Scientists slam Marcos Jr’s plan to review BNPP project revival
AGHAM recommends ‘sustainable, safe, accessible, affordable and reliable’ energy sources instead
A science and technology group refuted president-elect Ferdinand Marco’s Jr’s pronouncement that a refurbished Bataan Nuclear Power Plant (BNPP) may prevent an energy crisis and may even usher in rapid industrialization in the country.
AGHAM-Advocates of Science and Technology said that the supply of electricity is not the most pressing problem in the country but its cost to the consumers—the most expensive in Southeast Asia.
“The current energy crisis is a result of the liberalized policy implemented since the 1990’s that allowed the privatization of our energy facilities and deregulation of the energy industry,” AGHAM said.
“This led to relentless increase in the cost of electricity, unstable power supply, and further increased our dependency to imported fossil fuel such as coal. The 621-megawatt nuclear plant will not resolve the above problem but will further aggravate it,” the group added.
AGHAM said private ownership of electricity generation, transmission and retailing in the country has driven its cost unjustly high.
“As long as the [privatization] policy…will not be reversed, private and foreign corporations will continue to monopolize our industry for their own interest and profit, and industrializing the Philippines is not part of it,” AGHAM said.
Reopening the BNPP in the framework of a liberalized energy industry will not serve its purpose of providing lower cost of electricity and it will not redound to industrialization, the scientists said.
Peddling to foreign investors
The group reacted to a pronouncement made by the president-elect after his meeting with South Korean Ambassador to the Philippines Kim Inchul last week.
Marcos Jr said that he is reviewing earlier recommendations made to revive the BNPP.
“We discussed with the South Korean ambassador their offer and their nuclear power expert has already visited the Bataan Nuclear Power Plant, to see what else could be done, whether or not it could be revived or if a new one should be built,” Marcos said.
“We revived the discussion. Although they have come before, we will now study their recommendation, their findings and we will see if we can still apply,” he added.
Earlier, the Korea Electric Power Corporation (KEPCO) said the BNPP can be rehabilitated in four to five years at a cost of about $1.0 billion.
AGHAM however slammed the pronouncement, saying Marcos is already peddling the project to foreign investors even before assuming the presidency.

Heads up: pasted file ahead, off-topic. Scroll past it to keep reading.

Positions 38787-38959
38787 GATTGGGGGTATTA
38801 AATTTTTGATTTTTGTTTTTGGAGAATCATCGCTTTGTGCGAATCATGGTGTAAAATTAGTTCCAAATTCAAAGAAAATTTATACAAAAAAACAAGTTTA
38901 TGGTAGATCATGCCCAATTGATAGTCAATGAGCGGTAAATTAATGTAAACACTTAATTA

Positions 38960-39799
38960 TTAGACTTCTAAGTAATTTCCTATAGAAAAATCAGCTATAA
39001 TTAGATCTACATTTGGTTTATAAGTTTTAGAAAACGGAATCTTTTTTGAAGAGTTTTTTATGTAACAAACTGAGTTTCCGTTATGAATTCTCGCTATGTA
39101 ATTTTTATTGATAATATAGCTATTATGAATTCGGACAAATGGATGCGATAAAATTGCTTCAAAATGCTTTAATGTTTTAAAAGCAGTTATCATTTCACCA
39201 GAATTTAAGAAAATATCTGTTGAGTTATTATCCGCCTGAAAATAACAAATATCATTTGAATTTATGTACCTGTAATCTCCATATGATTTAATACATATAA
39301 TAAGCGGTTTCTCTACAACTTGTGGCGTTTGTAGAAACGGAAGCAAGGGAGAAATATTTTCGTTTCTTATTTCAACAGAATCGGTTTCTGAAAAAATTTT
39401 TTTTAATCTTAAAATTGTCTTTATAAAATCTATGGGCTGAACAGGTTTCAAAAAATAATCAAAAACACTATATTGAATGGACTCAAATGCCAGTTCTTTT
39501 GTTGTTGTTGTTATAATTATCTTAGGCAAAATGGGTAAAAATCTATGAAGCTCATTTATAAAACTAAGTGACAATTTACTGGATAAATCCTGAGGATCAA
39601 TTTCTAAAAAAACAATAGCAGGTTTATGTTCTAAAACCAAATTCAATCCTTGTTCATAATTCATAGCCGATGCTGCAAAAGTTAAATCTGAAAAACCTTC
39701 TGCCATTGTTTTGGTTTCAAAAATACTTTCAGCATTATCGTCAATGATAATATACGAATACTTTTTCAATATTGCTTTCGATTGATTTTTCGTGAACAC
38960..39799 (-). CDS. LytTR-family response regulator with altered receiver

“[He] denies the fact that the BNPP is already antiquated, faulty, dangerous and has served as a milking cow for corrupt practices. The risk of allowing an old facility with around 4,000 technical defects to operate would be high. It is also crucial for the government to present concrete for the disposal of spent uranium fuel,” it said.
The BNPP was constructed under the administration of Ferdinand Marcos Sr that cost Filipino taxpayers a total of $2.2 billion.
The succeeding Corazon Aquino government mothballed the BNPP, citing massive corruption in the project.
In June 2021, the Supreme Court (SC) affirmed a Sandiganbayan decision finding corruption in the BNPP project and ordered Marcos crony Herminio Desini’s estate to pay the Philippine government PHP1 billion in exemplary damages.
Desini brokered the USD2.2-billion BNPP project to American nuclear power company Westinghouse Electrical Corporation.
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AGHAM said a nuclear power plant is unnecessary, asserting the country still has enough power supply.
“In 2020, the country has an installed capacity of 26,250 megawatts (MW) with a dependable capacity of 23,410 MW while the peak demand is just 15,282 MW in the same period. We have more than enough in the coming years,” it said.
The group said the Philippines has other energy options that are sustainable, safe, accessible, affordable and reliable to address expected power demand of the country.
“While we recognize the fact that nuclear energy is a technology option, it is not a good option and the country can do without it. We should give more weight to the safety and lives of our people, environmental costs, and its social and economic viability,” AGHAM said.
It added that the country must instead “harness indigenous energy resources and move away from imported, dirty, and dangerous fuels such as coal and nuclear.” # (Raymund B. Villanueva)